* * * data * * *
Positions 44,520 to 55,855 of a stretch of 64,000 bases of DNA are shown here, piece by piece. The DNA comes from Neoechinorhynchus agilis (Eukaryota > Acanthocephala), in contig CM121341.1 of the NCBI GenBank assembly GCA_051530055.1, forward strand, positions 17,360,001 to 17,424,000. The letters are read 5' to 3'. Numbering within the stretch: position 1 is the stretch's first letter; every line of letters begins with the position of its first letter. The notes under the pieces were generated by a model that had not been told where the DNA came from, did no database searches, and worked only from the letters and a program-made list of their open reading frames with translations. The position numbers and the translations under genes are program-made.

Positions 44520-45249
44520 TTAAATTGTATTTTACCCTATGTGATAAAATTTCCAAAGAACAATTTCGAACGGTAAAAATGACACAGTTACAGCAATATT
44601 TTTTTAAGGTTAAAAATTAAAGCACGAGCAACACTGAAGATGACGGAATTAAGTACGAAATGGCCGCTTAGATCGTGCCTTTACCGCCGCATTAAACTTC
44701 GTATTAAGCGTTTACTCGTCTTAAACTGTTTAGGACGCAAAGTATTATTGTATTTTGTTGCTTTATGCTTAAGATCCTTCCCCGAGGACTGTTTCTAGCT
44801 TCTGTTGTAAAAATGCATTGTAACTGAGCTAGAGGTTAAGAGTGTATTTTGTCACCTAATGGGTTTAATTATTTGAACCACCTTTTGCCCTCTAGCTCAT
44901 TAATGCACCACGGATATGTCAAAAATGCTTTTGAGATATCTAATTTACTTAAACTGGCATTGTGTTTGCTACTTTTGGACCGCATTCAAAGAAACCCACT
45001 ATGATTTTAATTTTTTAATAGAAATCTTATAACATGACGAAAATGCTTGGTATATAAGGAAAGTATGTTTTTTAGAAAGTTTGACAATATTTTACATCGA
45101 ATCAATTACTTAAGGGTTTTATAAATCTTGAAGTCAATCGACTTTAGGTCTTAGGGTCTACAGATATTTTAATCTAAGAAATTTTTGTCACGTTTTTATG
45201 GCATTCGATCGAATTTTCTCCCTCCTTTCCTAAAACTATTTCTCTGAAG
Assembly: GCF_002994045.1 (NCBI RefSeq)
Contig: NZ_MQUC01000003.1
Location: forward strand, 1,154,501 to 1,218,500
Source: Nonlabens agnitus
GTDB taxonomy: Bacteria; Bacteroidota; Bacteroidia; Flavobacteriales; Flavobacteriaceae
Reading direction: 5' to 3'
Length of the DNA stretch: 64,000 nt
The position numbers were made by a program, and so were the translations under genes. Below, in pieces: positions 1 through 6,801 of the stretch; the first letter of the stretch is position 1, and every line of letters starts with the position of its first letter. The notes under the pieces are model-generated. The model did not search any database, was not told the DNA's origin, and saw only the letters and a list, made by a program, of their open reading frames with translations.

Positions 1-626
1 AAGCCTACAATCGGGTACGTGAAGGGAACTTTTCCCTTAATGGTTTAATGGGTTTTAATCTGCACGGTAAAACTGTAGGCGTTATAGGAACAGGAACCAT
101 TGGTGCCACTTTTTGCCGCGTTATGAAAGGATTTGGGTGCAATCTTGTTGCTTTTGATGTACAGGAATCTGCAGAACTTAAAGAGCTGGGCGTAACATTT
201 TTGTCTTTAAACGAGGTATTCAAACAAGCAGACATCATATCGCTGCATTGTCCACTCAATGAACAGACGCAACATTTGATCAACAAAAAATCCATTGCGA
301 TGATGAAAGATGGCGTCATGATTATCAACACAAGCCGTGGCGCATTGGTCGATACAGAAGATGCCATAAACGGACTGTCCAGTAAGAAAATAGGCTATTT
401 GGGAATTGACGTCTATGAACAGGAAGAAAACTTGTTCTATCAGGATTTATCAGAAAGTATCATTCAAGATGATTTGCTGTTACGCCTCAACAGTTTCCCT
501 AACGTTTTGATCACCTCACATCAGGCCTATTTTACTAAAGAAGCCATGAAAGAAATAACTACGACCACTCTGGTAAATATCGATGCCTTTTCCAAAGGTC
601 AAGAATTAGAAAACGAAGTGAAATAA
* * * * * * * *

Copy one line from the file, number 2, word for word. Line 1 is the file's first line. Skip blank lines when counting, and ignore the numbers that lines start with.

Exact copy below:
Positions 44520-45249